Use this URL to cite or link to this record in EThOS: http://ethos.bl.uk/OrderDetails.do?uin=uk.bl.ethos.636224
Title: Numerical study of model, industrial and free-structure flows
Author: Chandio, M. S.
Awarding Body: University of Wales Swansea
Current Institution: Swansea University
Date of Award: 2000
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Abstract:
This thesis is concerned with the numerical simulation of Newtonian and viscoelastic free-surface flows. This work is novel in advance of hybrid finite volume and free-surface techniques, and in the study of particular industrial flows. The presence of free-surfaces in a number of complex industrial flows, gives rise to instabilities during processing. Consequently, these instabilities impose certain limitations on processing windows and final product quantity. Accordingly, an important aspect of the current work is to investigate these instabilities, with a view to suggesting possible remedies for suppression. A transient semi-implicit Taylor-Galerkin/pressure-correction time-stepping framework is employed, accommodating both finite element (FE) and finite volume (FV) schemes. FE discretisation is used for the momentum-continuity equations, whilst the constitutive equations are resolved through finite volume cell-vertex approximation. To quantify the accuracy, stability and consistency of the proposed FV method, we have chosen a model sink-flow problem, that has an analytical solution. Our interest is to explore the consequences of utilising conventional cell-vertex methodology for an Oldroyd-B model and to demonstrate deficiencies in the presence of complex source terms. In this manner, a consistent approach is derived. The first complex problem addressed is that of industrial reverse-roller coating for Newtonian viscous flows. The evolving position of the free-surface, whose position is unknown a priori, is computed using kinematic boundary adjustment with mesh-stretching algorithms. The problem is analysed first to steady-state, prior to transient considerations. We have found pressure maxima to arise in the nip region, that subsequently produce elevated levels of lift on the foil. In addition, we have investigated the influence of these elevated forces (lift) on the foil, by adjusting nip-width in time. Variation in nip-gap width introduces temporal foil-vibration. This is found to have a significant impact upon pressure and lift on the foil. Such temporal changes in nip-width, also generated free-surface instabilities that act upon the coating layer (film-thickness). A second problem studied is that associated with filament-stretching flows. The long-time, large extensional deformations and break-up of Newtonian fluids is analysed, based on an axisymmetric, time-dependent half-length model. The simulation is performed between two plates, which depart at an exponentially increasing rate. Due to the presence of rigid-end-plates and imposed pinning boundary conditions, the radius of the filament varies along its length. Ultimately, this leads to filament break-up. Various remeshing schemes have been introduced. A cost-effective approach is proposed, that suppresses premature filament breakup and maintains accuracy and stability within the computer predictions up to large Hencky-strain levels. Finally, attention is turned to filament-stretching for viscoelastic fluids. Here, we have recourse to the hybrid FE/FV approach and a coupled/decoupled algorithm is outlined. Various aspects of the problem are addressed and results are compared against those for Newtonian fluids, considering a full-length model. With regard to upwinding discretisation, we have contrasted performance of both LDB and LAX-Wendroff schemes. An optimum choice has emerged that captures stress field accurately in the vicinity of the free-surface.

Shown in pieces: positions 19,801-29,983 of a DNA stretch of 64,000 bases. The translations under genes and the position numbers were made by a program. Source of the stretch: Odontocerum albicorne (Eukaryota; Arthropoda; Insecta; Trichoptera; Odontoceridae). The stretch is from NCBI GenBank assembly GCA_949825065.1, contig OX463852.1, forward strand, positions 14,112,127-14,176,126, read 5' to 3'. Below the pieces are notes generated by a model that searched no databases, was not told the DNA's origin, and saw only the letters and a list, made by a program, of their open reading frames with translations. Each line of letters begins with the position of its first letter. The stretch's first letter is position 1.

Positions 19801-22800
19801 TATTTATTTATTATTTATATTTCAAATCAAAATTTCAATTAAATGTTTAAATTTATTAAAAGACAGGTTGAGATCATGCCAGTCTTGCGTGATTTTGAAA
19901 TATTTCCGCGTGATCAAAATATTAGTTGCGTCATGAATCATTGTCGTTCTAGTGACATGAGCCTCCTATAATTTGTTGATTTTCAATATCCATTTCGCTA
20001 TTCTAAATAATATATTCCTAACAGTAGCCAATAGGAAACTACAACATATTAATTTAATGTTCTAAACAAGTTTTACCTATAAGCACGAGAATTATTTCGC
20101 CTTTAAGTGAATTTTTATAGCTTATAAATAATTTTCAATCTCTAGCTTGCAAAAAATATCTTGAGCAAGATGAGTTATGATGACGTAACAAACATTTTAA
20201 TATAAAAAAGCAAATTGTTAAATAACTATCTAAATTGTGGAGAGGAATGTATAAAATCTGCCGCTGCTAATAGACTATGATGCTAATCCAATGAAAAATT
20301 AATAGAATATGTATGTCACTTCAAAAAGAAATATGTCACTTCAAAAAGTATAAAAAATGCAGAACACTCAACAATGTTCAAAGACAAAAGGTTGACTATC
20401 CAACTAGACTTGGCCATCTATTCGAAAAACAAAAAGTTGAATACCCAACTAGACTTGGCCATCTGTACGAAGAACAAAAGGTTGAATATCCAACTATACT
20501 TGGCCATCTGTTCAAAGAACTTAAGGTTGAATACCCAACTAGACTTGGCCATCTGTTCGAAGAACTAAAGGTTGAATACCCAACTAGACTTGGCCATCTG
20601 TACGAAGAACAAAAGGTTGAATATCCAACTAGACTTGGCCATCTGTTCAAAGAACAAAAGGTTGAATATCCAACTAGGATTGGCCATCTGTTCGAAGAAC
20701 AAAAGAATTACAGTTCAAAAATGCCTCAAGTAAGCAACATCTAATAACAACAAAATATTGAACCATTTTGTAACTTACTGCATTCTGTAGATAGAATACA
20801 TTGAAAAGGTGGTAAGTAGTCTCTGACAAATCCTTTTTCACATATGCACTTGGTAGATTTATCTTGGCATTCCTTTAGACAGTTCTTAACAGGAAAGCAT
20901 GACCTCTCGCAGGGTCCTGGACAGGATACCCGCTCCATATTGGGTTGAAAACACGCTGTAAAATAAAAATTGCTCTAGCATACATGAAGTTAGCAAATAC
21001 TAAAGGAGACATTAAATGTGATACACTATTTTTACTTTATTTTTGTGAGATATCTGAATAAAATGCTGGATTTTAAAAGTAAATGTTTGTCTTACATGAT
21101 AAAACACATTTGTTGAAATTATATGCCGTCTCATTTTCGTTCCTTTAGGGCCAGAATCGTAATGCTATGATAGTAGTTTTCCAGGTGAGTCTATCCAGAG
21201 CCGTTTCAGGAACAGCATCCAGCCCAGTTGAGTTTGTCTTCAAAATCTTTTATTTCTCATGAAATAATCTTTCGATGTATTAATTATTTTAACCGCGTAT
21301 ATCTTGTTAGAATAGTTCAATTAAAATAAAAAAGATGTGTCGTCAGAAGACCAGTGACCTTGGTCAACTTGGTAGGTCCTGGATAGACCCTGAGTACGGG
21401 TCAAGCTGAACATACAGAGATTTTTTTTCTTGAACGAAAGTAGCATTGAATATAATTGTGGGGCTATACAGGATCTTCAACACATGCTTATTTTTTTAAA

Supervisor: Not available Sponsor: Not available
Qualification Name: Thesis (Ph.D.) Qualification Level: Doctoral
EThOS ID: uk.bl.ethos.636224  DOI: Not available
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